• Miami: Well, I don’t think it’s controversial to say it’s not the Marlins. Dolphins all the time, the Heat are a big deal when they’re good.
  • St. Louis: Maybe the most baseball town of them all, even if I think that Best Fans in Baseball Thing is silly.
  • Cincinnati: I think it’s a Reds town. I don’t know too many people here in Ohio who disagree.
  • Milwaukee: It’s over 100 miles to Green Bay, but I bet it’s still more Packers than Brewers. If you disqualify the Packers for distance it’s the Brewers by default. Still a great baseball town, though. It’s not the Brewers fault that people go Packers crazy.
  • Pittsburgh: A good baseball town to be sure, but it’s the Steelers by far. They’ve become a regional thing, even. It stretches well into Ohio and many points north, south and east as well.
  • San Francisco: I think the Giants have to be it, at least since they moved to AT&T Park. And now the 49ers are moving out of the city, so it’ll probably become more pronounced.
  • San Diego: My brother isn’t the most reliable narrator in the world but he’s lived in San Diego for almost 20 years and says the Chargers are it. Having gone to a lot of Padres games I have to agree with him.
  • Denver: Broncos, Broncos, Broncos.
  • Phoenix: I really have no idea. Like, no sense at all. The Suns have tenure, obviously, but I’m not sure what that means. Spring training makes the whole city basebally for a while. I know people get behind the Dbacks when they win.  Man, I’m rather stumped on Phoenix.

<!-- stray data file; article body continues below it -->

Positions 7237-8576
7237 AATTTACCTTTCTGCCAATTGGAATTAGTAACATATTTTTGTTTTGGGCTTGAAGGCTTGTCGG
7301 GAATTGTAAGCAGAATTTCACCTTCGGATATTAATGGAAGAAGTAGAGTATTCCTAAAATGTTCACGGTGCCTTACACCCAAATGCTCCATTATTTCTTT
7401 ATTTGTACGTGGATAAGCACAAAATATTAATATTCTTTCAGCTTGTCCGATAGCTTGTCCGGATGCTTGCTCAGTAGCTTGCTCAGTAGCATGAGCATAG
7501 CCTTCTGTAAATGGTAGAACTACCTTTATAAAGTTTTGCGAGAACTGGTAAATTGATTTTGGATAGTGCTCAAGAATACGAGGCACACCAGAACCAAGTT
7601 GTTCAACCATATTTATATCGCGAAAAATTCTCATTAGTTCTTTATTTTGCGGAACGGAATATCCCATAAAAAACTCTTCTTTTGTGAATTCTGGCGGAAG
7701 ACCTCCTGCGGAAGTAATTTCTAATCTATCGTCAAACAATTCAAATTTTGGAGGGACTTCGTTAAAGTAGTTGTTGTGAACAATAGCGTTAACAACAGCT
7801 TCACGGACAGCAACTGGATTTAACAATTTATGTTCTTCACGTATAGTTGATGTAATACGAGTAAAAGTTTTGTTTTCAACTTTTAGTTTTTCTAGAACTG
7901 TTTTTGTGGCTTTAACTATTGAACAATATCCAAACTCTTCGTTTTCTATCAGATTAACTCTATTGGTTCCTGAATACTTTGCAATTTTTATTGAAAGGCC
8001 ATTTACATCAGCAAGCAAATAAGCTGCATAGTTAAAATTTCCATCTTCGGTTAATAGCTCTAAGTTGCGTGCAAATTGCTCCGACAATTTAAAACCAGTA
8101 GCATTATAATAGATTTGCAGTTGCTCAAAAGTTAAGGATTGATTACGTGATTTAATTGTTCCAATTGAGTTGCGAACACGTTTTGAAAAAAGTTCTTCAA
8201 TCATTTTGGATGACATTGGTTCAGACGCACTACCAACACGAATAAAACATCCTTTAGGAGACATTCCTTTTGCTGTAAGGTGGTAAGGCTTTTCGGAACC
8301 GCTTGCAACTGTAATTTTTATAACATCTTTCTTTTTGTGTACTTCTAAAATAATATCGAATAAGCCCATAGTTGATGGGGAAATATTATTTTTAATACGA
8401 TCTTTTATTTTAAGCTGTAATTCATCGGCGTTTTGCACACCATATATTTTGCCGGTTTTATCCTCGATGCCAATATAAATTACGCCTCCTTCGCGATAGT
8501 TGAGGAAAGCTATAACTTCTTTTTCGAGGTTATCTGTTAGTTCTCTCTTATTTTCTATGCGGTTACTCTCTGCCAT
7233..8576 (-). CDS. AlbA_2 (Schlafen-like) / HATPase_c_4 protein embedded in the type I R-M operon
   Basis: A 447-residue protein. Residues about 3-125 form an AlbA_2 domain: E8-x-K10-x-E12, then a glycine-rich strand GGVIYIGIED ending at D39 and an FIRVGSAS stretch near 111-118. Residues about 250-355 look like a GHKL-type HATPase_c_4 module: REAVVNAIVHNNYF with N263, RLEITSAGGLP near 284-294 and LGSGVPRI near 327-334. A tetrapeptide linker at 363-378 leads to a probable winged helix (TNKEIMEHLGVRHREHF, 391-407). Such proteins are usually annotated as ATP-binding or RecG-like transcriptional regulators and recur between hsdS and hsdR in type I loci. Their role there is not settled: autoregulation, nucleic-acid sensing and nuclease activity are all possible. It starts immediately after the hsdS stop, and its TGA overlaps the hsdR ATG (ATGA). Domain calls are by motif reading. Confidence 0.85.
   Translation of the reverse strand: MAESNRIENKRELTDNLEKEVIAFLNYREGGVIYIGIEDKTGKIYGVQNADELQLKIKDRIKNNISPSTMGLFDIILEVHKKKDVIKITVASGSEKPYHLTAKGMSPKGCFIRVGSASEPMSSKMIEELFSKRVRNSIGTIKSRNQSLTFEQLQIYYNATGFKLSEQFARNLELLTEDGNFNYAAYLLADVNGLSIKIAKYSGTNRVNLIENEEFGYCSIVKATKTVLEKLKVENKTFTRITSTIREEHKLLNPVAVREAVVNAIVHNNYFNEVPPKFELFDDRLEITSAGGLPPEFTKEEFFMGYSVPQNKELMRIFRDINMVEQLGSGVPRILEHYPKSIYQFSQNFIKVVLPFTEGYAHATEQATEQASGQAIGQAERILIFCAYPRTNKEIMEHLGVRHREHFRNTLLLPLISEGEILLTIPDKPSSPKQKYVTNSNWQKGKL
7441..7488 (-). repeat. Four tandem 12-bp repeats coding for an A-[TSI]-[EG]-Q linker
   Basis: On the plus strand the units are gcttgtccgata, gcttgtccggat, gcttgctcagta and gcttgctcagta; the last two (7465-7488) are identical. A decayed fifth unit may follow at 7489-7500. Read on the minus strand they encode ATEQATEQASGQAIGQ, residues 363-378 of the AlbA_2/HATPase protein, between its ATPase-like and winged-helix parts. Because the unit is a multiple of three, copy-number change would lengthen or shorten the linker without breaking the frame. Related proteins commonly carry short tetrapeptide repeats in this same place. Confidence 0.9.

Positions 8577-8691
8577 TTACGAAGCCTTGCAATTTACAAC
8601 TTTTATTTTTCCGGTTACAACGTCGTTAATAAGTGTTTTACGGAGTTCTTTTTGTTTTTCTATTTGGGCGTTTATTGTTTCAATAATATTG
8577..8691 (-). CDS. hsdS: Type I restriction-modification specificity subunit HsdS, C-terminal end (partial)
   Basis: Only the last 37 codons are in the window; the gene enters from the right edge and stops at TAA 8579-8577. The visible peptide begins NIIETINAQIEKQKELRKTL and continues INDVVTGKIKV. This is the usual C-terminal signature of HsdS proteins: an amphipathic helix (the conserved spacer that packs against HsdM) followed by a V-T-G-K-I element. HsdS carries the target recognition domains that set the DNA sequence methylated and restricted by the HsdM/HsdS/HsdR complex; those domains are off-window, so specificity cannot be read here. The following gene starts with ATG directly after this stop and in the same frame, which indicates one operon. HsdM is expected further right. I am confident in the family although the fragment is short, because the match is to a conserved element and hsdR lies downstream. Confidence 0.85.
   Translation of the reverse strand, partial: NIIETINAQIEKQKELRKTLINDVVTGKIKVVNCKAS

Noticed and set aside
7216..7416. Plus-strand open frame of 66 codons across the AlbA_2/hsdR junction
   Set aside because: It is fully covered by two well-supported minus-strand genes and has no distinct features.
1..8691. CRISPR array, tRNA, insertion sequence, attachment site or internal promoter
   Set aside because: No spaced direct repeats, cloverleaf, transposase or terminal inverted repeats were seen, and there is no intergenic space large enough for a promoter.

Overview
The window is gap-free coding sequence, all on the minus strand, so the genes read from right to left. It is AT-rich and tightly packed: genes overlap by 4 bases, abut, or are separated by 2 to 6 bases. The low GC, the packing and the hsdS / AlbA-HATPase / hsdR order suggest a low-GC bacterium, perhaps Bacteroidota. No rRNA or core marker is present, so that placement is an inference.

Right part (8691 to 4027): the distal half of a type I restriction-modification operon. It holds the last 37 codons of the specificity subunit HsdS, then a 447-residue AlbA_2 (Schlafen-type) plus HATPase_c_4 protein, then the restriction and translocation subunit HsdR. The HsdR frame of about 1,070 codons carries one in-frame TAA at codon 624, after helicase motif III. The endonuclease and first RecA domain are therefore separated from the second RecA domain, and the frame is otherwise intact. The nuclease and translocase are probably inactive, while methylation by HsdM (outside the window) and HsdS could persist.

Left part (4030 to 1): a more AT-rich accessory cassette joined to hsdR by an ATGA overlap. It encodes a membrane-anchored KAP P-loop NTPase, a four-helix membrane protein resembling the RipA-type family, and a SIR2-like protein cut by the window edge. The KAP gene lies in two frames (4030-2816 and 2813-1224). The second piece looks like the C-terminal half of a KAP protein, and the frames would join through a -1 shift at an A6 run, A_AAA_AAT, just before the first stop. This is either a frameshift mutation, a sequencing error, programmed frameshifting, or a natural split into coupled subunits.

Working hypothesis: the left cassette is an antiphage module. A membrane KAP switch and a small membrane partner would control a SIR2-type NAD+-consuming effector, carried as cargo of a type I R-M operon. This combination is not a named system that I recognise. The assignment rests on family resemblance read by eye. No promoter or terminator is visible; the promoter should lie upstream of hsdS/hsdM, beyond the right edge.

So that’s my take. Talk amongst yourselves.

Baseball Hall revamps veterans’ committees

Cooperstown
Associated Press
1 Comment

COOPERSTOWN, N.Y. (AP) Baseball’s Hall of Fame has again revamped its veterans’ committees, attempting to increase consideration for more contemporary players, managers, umpires and executives.

Under the change announced Saturday by the Hall’s board of directors, there will be separate committees for Today’s Game (1988-2016), Modern Baseball (1970-87), Golden Days (1950-69) and Early Baseball (1871-1949). Today’s Game and Modern Baseball will vote twice every five years, Golden Days once every five years and Early Baseball once every 10 years.

“There are twice as many players in the Hall of Fame who debuted before 1950 as compared to afterward, and yet there are nearly double the eligible candidates after 1950 than prior,” Hall chair Jane Forbes Clark said in a statement. “Those who served the game long ago and have been evaluated many times on past ballots will now be reviewed less frequently.”

Today’s Game will vote in 2016, `18, `21, and `23, and Modern Baseball in 2017, `19, `21 and `23. Golden Days will vote in 2020 and `25, and Early Baseball in 2020 and `30. The Hall’s Historical Overview Committee will decide which committee will consider those who span eras, based on the time or place of their most indelible impression.